Judge Daryl Loomis is writing a review of himself writing this review.
Our review of Targets, published March 19th, 2004, is also available.
All the good movies have been made.
That statement is made by the writer in Targets, Sammy Michaels, who is played by the writer of Targets, and who also directed and edited, Peter Bogdanovich. Saying that is kind of funny, given that it's said in the midst of one of the best movies of the 1960s. Has there been a director who showed more potential and more fully squandered it? To go from the brilliance of Targets and The Last Picture Show to dull, tepid films like The Cat's Meow is mind-boggling to me, but I'm not here to gripe about that. I'm here to celebrate his amazing debut feature, as sadly relevant in 2013 as it was in 1967.
Facts of the Case
Two seemingly unconnected stories come together as we find aging horror icon Byron Orlok (Boris Karloff, Bride of Frankenstein) announcing his retirement to his closest associates. While they try to convince him otherwise, he awaits an appearance at a drive-in the next evening. Meanwhile, an outwardly normal young man (Tim O'Kelly, The Grasshopper) begins building an arsenal for his own special event, an act of violence that will also go down at the drive-in.
The most striking thing about Targets is how modern it feels. It's not only in the mass shooting storyline, which was based on the University of Texas shooting perpetrated by Charles Whitman in 1966, but is a tragedy that has persisted up until this very week. It's Boris Karloff's meta-storyline that makes it seem so current. Take Karloff and his struggles late in life about his legacy, which had become something of a joke at the time, add in his desire to do more dramatic work, and complete the recipe with both clips from Karloff's early work and the writer and director as the writer and director of the fictional movie, and you have a work that is both relevant in style and in content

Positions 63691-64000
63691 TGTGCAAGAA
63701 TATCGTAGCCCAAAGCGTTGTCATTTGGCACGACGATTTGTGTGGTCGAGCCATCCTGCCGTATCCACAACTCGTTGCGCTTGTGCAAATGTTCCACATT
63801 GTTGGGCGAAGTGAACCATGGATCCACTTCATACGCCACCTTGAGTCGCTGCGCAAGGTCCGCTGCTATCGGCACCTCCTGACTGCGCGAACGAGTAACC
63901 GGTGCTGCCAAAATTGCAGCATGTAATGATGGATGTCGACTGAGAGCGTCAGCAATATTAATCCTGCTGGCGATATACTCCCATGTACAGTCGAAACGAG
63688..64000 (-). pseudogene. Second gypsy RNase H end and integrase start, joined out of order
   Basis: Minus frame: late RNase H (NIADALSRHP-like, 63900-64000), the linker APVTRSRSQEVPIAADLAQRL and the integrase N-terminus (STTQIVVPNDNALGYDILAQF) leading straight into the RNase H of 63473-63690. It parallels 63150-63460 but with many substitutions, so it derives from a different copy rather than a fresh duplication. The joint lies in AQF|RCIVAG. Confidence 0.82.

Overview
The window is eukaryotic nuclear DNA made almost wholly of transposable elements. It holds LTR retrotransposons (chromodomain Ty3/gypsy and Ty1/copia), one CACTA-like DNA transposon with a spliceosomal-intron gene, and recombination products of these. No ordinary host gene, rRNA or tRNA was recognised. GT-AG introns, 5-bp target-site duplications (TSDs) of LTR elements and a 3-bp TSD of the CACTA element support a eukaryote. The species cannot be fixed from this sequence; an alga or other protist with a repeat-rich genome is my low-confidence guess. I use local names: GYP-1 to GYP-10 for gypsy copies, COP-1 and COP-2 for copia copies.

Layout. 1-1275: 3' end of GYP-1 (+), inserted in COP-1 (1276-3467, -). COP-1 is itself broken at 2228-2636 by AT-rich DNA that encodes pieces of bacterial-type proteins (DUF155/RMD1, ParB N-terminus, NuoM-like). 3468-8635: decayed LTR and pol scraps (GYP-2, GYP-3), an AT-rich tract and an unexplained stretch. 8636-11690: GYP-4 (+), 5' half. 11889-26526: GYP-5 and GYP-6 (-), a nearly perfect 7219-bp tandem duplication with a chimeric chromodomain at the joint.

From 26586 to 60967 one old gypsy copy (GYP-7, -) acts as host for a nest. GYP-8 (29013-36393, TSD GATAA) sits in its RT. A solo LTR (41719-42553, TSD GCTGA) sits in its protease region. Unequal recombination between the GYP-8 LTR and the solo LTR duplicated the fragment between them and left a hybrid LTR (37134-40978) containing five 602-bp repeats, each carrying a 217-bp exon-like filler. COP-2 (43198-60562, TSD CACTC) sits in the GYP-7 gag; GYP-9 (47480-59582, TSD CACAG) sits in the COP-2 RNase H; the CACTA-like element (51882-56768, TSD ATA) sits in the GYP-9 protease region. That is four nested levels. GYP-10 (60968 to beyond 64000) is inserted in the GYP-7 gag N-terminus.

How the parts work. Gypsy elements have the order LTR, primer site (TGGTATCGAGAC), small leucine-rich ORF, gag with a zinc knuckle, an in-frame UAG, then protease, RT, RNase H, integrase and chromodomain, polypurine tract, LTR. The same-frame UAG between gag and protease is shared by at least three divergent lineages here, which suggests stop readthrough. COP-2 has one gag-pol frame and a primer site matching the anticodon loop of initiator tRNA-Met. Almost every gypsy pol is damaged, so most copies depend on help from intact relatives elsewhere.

To have both sides of that is a pretty amazing feat. and it came as a direct result of circumstances. As a Roger Corman production, Targets is an incredibly cheap movie and came with the directive to Bogdanovich to use a certain amount of The Terror, an earlier Corman film that also featured Karloff. Instead of what many of Corman's people would have done, just insert the footage somewhere that it makes a modicum of sense (and usually didn't; Corman was pretty loose about this kind of thing), Bogdanovich cleverly incorporates the footage into the plot of the movie, making The Terror the final destination of both lead characters and displaying the movie directly, as the movie it really is with no attempt to hide its reality.
Targets excels beyond this because of the strong, realistic performances of the two leads. Karloff was a far better dramatic actor than he was ever given credit for; he knew it and Bogdanovich knew it, so placed him into a role that was basically Karloff himself. He was no heavy, which was the original and all too obvious intention; he was just an aging actor and he plays the role beautifully. Tim O'Kelly is equally strong as Bobby Thompson, though the characters are almost complete opposites. Karloff is a gentle old man in the guise of a monster, while O'Kelly is a monster in the guise of a gentle young man. When the two personalities collide in the final conflagration of events, Bogdanovich's attitude toward both becomes very clear. Finally, during the scene, which culminates in a sequence that drips with desperate suspense, Karloff displays incredible bravery while O'Kelly, for all his masculine posturing, proves himself a complete coward.